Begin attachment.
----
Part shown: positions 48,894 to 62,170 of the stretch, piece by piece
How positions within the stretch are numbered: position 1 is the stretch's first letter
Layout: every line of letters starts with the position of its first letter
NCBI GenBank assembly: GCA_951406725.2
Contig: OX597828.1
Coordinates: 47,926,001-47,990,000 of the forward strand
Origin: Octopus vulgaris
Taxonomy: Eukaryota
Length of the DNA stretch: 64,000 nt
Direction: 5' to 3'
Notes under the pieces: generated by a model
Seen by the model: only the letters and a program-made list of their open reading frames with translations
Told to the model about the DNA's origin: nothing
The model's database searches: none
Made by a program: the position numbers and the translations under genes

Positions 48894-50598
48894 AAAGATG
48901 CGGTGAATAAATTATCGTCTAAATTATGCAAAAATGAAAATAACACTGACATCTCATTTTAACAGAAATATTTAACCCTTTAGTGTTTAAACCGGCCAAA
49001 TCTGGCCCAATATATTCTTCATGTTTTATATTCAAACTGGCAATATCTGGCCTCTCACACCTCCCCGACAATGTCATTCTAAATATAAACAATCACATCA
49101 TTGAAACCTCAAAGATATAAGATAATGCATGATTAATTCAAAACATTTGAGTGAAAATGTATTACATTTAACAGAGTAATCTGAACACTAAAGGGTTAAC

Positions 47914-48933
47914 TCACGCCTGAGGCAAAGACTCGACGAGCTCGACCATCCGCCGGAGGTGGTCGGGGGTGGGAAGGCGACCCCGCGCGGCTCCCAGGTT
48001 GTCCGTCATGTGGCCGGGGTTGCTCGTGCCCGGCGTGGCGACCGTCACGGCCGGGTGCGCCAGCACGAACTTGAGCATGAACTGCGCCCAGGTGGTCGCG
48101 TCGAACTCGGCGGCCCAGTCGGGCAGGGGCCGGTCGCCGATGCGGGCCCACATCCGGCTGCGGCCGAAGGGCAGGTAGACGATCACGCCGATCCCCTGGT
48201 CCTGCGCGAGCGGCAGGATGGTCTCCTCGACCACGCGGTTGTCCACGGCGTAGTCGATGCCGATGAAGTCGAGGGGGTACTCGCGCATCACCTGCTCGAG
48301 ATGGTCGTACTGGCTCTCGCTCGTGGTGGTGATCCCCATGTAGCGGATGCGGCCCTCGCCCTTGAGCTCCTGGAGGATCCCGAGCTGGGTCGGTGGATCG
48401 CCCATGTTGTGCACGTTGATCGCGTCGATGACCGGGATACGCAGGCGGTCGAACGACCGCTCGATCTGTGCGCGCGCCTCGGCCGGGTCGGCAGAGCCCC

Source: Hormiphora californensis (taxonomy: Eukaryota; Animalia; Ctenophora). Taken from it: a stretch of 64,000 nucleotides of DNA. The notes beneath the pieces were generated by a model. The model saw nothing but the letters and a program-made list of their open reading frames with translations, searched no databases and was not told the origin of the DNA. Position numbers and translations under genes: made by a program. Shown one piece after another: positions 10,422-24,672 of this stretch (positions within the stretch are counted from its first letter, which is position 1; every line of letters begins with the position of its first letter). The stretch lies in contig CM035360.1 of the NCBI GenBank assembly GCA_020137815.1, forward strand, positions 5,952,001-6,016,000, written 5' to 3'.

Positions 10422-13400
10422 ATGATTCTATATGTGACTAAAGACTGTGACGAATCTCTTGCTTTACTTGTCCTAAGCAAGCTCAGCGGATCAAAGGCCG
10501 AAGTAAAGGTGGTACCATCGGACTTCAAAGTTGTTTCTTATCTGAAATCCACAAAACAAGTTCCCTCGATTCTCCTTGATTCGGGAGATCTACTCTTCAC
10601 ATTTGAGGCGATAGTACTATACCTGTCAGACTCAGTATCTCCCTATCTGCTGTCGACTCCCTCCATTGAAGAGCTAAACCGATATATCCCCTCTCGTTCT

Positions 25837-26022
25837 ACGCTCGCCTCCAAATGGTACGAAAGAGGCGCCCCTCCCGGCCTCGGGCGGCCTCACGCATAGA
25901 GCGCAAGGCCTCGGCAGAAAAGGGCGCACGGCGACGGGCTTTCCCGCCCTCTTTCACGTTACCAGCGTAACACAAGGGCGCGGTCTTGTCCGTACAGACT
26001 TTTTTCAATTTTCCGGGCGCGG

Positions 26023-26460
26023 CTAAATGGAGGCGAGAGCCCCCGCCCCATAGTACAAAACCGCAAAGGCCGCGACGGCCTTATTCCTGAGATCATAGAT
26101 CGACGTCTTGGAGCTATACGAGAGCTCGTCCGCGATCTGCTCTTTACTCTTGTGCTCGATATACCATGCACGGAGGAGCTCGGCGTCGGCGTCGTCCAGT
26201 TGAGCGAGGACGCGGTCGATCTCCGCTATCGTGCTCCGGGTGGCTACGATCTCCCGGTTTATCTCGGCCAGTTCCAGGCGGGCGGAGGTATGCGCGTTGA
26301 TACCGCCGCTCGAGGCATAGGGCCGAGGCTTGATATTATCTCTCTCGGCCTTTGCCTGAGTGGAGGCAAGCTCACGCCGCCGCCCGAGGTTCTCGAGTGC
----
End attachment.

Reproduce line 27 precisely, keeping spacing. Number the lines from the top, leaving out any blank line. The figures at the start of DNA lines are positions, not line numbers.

48401 CCCATGTTGTGCACGTTGATCGCGTCGATGACCGGGATACGCAGGCGGTCGAACGACCGCTCGATCTGTGCGCGCGCCTCGGCCGGGTCGGCAGAGCCCC